Book Image

The Docker Workshop

By : Vincent Sesto, Onur Yılmaz, Sathsara Sarathchandra, Aric Renzo, Engy Fouda
5 (3)
Book Image

The Docker Workshop

5 (3)
By: Vincent Sesto, Onur Yılmaz, Sathsara Sarathchandra, Aric Renzo, Engy Fouda

Overview of this book

No doubt Docker Containers are the future of highly-scalable software systems and have cost and runtime efficient supporting infrastructure. But learning it might look complex as it comes with many technicalities. This is where The Docker Workshop will help you. Through this workshop, you’ll quickly learn how to work with containers and Docker with the help of practical activities.? The workshop starts with Docker containers, enabling you to understand how it works. You’ll run third party Docker images and also create your own images using Dockerfiles and multi-stage Dockerfiles. Next, you’ll create environments for Docker images, and expedite your deployment and testing process with Continuous Integration. Moving ahead, you’ll tap into interesting topics and learn how to implement production-ready environments using Docker Swarm. You’ll also apply best practices to secure Docker images and to ensure that production environments are running at maximum capacity. Towards the end, you’ll gather skills to successfully move Docker from development to testing, and then into production. While doing so, you’ll learn how to troubleshoot issues, clear up resource bottlenecks and optimize the performance of services. By the end of this workshop, you’ll be able to utilize Docker containers in real-world use cases.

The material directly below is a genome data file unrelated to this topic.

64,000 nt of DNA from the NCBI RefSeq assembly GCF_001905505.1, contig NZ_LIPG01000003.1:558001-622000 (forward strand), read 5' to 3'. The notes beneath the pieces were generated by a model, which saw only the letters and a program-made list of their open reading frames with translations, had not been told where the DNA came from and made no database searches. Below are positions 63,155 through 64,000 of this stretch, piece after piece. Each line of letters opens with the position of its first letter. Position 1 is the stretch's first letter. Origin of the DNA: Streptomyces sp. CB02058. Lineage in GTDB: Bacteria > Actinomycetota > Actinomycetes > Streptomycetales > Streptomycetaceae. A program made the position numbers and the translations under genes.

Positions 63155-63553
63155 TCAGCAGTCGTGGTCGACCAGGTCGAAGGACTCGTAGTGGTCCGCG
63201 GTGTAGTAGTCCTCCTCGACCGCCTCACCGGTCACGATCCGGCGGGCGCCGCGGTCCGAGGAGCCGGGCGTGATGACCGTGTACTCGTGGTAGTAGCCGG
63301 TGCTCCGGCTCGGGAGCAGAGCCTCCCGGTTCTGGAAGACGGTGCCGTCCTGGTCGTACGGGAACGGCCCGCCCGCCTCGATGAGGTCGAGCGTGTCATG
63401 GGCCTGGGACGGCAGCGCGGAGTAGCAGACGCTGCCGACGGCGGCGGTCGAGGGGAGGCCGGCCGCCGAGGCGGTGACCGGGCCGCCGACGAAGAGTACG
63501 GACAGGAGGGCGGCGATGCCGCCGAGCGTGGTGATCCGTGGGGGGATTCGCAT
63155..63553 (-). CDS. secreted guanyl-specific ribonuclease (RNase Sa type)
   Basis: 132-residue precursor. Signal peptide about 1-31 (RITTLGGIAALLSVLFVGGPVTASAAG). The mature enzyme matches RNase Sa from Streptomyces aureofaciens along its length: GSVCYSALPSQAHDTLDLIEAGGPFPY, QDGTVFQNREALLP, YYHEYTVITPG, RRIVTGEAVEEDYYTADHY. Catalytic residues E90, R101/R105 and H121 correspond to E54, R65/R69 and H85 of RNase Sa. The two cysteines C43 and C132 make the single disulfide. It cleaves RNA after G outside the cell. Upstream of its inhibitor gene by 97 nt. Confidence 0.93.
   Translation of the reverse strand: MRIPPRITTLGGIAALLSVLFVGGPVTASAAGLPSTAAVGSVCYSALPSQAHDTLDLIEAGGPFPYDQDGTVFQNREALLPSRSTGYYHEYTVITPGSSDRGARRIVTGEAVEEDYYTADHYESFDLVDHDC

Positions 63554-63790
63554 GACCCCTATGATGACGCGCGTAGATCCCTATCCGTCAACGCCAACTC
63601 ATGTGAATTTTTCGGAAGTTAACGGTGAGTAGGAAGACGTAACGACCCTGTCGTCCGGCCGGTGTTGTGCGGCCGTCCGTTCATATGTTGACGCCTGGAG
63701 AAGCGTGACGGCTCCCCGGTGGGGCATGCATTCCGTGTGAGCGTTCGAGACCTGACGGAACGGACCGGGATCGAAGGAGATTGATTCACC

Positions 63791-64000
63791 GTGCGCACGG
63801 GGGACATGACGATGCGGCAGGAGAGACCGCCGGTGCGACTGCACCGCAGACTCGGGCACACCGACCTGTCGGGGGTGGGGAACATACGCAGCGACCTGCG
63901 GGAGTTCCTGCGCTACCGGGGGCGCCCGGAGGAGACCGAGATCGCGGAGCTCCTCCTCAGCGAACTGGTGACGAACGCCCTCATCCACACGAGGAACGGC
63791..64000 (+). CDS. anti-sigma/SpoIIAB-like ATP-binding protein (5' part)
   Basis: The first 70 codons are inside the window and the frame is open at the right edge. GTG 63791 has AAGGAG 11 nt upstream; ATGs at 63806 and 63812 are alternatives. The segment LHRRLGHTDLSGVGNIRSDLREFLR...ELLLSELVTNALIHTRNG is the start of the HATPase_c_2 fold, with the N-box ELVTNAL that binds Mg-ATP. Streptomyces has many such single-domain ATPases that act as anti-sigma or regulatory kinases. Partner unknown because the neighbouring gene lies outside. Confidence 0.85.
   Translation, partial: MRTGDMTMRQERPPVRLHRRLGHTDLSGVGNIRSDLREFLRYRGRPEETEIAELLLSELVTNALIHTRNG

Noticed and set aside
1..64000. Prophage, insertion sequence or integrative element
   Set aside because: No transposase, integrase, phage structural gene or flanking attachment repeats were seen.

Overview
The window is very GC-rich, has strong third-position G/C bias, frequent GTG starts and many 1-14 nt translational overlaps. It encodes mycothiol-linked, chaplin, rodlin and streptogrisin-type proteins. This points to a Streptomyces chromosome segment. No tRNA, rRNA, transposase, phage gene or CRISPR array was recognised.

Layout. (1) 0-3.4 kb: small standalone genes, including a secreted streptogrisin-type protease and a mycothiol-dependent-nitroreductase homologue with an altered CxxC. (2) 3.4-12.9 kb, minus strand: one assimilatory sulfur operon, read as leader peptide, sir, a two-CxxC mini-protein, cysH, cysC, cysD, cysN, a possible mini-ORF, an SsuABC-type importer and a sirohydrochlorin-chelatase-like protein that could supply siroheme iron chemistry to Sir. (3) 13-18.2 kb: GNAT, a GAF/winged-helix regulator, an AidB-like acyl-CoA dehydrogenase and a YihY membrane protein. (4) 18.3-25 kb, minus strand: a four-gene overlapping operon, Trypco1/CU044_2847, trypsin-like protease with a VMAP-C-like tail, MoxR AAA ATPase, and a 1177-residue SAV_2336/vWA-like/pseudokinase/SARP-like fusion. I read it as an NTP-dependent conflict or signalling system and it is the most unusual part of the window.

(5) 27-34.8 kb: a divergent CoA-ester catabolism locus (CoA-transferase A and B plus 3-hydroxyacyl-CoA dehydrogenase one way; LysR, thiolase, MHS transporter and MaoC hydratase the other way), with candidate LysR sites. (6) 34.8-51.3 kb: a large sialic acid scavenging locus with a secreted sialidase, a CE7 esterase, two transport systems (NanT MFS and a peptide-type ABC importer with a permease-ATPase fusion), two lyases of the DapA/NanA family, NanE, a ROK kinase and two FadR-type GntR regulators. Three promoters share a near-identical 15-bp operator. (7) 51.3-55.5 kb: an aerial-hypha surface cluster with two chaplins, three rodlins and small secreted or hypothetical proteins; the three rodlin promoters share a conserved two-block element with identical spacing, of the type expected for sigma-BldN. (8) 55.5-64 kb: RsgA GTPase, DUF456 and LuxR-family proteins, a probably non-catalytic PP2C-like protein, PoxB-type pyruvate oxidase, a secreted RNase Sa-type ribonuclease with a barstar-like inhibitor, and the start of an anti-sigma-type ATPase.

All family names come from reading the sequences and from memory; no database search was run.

Table of Contents (17 chapters)
Preface

The Container Life Cycle

Containers are crafted from their base images. The container inherits the filesystem of the image by creating a thin read/write layer on top of the image layers' stack. The base images stay intact, and no changes are made to them. All your changes happen in that top layer of the container. For example, say you create a container of ubuntu: 14.08. This image does not have the wget package in it. When you install the wget package, you actually install it on the top layer. So, you have a layer for the base image, and on top of it, another layer for wget.

If you install the Apache server as well, it will be the third layer on top of both of the previous layers. To save all your changes, you need to commit all these changes to a new image because you cannot write over the base image. If you do not commit the changes to a new image, these changes will be deleted with the container's removal.

The container undergoes many other states during its life...